Re: On nerds and dreamers
|From:||Sally Caves <scaves@...>|
|Date:||Thursday, March 3, 2005, 1:15|
----- Original Message -----
From: "Jörg Rhiemeier" <joerg_rhiemeier@...>
> The survey question whether one considers conlanging a "nerdy" activity
> caused me to think about nerds and dreamers.
> A "nerd", as I understand the word, is someone who is single-mindedly
> pursuing one special field. This type is especially common in the
> computer trade, and I learned to know many nerds when I was studying
> computer science in university. These people do almost nothing
> without computers. Their hobbies are computer programming, computer
> games, computer this and computer that. At most, they play chess,
> or role-playing games, but the latter without actually role-playing,
> reducing the game to dice-rolling and rules-lawyering. Some nerds
> conlang, but their conlangs are mostly loglangs, engelangs or other
> non-naturalist projects, often inspired by computer programming
> languages more than by human languages. And there is almost never
> a conculture attached.
> Another personality type who is frequently mistaken for a nerd is
> the "dreamer". Unlike the nerd, who isn't really all that imaginative,
> the dreamer is a very imaginative person. Dreamers like to play
> with imaginary worlds of some kind. Some have discovered computers
> as tools for their imagination, but that is far not necessary.
> Dreamers often play role-playing games, but unlike nerds, they
> actually role-play. Many dreamers are conlangers, and their conlangs
> are often naturalist and usually quite fanciful and accompanied
> by elaborate conculture. A nerd could never build something like
> Quenya or Tsolyani; it takes a dreamer to do that.
> What do you think?
I think you raise some *fascinating* questions here with a fair attempt to
define these two terms, and I was interested to read the other comments
First of all, let me thank you ALL for your long, enthusiastic responses to
my survey! I really appreciate it, and I'm busy going through your remarks.
I hope to share some of the "statistics." :)
I posed the "nerd" question on the survey hoping it would get some kind of
reaction and it did--many of you said "what's wrong with being a nerd?" or,
"I guess so, but I don't care"; I myself have no sense of what this term
really means--or even what the common cliche "get a life" means
anymore--I've discovered that for a lot of people it seems to mean a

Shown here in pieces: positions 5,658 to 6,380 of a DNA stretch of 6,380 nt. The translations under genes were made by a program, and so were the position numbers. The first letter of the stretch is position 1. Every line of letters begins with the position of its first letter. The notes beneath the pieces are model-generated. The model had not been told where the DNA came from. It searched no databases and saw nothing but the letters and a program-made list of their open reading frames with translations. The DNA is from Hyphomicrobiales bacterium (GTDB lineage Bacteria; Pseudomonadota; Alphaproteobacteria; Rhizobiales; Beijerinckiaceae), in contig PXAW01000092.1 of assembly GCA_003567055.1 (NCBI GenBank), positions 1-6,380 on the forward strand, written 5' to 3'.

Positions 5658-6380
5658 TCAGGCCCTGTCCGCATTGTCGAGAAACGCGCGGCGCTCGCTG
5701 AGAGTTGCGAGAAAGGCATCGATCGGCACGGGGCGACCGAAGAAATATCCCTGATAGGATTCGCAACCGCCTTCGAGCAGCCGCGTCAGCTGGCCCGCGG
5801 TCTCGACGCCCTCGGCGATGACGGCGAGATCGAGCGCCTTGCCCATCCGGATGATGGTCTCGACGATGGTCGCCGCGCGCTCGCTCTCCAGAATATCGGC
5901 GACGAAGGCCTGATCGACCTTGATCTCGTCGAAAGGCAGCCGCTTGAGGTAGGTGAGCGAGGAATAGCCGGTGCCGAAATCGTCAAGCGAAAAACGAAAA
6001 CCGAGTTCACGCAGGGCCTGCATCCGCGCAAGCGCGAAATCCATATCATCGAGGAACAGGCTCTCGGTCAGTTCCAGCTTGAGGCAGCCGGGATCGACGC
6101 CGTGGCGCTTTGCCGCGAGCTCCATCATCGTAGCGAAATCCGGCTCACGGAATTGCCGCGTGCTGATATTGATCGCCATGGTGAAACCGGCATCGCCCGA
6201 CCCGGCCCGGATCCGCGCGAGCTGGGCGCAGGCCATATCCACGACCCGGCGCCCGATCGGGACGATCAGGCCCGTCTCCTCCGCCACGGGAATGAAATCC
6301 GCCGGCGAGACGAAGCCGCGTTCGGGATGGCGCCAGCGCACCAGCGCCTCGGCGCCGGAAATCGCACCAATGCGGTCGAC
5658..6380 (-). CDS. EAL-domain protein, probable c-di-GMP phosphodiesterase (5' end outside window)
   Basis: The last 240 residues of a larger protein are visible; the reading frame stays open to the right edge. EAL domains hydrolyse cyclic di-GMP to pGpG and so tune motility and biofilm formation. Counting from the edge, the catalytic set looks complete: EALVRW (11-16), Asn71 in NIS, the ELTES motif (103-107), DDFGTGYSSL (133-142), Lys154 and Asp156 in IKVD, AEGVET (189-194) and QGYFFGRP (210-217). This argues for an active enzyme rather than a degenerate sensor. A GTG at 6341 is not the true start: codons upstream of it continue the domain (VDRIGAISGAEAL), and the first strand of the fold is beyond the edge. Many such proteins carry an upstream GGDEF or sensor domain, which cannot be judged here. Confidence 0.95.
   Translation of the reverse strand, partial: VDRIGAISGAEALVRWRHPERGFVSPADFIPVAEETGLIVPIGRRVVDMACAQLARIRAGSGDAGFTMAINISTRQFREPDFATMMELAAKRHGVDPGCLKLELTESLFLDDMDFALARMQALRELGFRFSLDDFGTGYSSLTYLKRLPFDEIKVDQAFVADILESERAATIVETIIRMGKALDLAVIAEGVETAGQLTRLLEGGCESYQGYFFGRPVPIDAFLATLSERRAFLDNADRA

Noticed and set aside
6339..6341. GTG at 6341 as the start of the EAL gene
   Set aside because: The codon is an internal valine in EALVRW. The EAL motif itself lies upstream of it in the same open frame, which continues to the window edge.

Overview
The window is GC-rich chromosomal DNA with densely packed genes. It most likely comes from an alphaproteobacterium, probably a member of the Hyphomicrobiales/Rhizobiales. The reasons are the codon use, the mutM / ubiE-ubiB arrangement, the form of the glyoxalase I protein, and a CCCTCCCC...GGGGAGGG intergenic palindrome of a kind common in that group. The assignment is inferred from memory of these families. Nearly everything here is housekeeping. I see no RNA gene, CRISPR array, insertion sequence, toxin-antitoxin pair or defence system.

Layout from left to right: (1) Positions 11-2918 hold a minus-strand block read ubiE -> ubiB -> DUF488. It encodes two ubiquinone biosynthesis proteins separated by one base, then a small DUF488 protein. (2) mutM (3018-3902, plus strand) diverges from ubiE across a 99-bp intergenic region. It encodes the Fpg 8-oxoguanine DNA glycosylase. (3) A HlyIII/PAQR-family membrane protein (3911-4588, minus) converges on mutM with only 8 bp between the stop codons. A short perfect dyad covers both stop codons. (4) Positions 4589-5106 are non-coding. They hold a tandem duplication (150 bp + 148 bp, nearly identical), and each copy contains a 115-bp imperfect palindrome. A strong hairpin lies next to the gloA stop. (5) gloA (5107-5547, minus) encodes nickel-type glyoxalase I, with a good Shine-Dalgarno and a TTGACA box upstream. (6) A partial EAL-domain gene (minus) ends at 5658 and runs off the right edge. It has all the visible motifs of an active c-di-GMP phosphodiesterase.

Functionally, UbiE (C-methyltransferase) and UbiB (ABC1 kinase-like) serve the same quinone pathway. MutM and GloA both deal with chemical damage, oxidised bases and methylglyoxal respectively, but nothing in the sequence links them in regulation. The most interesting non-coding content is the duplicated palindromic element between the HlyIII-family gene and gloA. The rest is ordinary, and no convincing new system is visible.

'lovelife.' :) ...for others, it means getting a profession, or getting
married. :) It's another ambiguous phrase defined by the people who use
I was hoping that we'd come around to some kind of definition of "nerd," so
thanks for your post, Joerg. It seems to have a generally negative
connotation when used by people who think themselves non-nerds. It might
have something to do with people who pursue the life of the mind over
pursuits considered more socially and visibly prestigious: sports, social
skills, dress that suits the "occasion," the right kind of argot, and so
forth. Many people who DO have those "attributes," but who engage in
glossopoeia and mythopoeia or who role-play or whatever, sometimes wish to
keep their "life of the mind" private from the other crowd they run with,
and that includes one's professional colleagues, the people next door, the
guys or gals in your dorm...
I for one find these people to be amazingly eclectic, and many of them
possessed of an intellectual sophistication and versatility--in other words
all of you--that makes them more interesting to me than the average Joe who
is dressed in the latest jeans, wearing the latest footwear, making the most
money, driving the neatest sportscar, or even writing the most cutting edge
form of academic criticism, but who is bereft of any real imagination.
Another quagmire: what do we mean by "sophistication"? I qualified it above
with "intellectual," because the word has been coopted by the status
seekers. Originally, however, it was quite negative as a term. It meant
"tired out," one who had "ennui," wilted with over-knowledge of the world
and its cynicism; and someone who had replaced naturalness with artifice.
As for "dreamer," that term is likewise ambiguous, with negative
connotations in some sectors, and positive ones in others. Yaguello uses it
quite negatively in Les Fous du langage... so one again must ask if it is
applied to people by other people who don't consider themselves to be
dreamers, and who equate the word with "inutility." But those who do
consider themselves dreamers can see the productivity of other dreamers.
Was Edison a dreamer in his youth? It is, after all, dreams that can
inspire invention, art, or change. It is an especially intriguing idea when
applied to conlanging, and that's why I was interested in seeing responses
to the hobby/art question. Are these distinguishable? Do we paint to paint
or do we paint to sell? In the past, I've had comparisons between
conlanging and poetry writing.
Interestingly, only a few of you bit the bait about sensuality and even
sexiness of conlanging. Kou wrote years ago that it was like living in
one's own baroque DREAM. That's why I posed it again. About the sexiness of
conlanging... ;) what is "sexy"? It doesn't have to mean exciting sexual
Meanwhile, back to nerd and geek. What do others think is a distinction
between these two? "Geek" does seem to have gravitated more to the
technical side than "nerd" does.
Again, yry poy nwetis firrimby (I'm very grateful)
Euil Yrlo toil epa hsinva mareadaf!
(Praise God for the left eye!)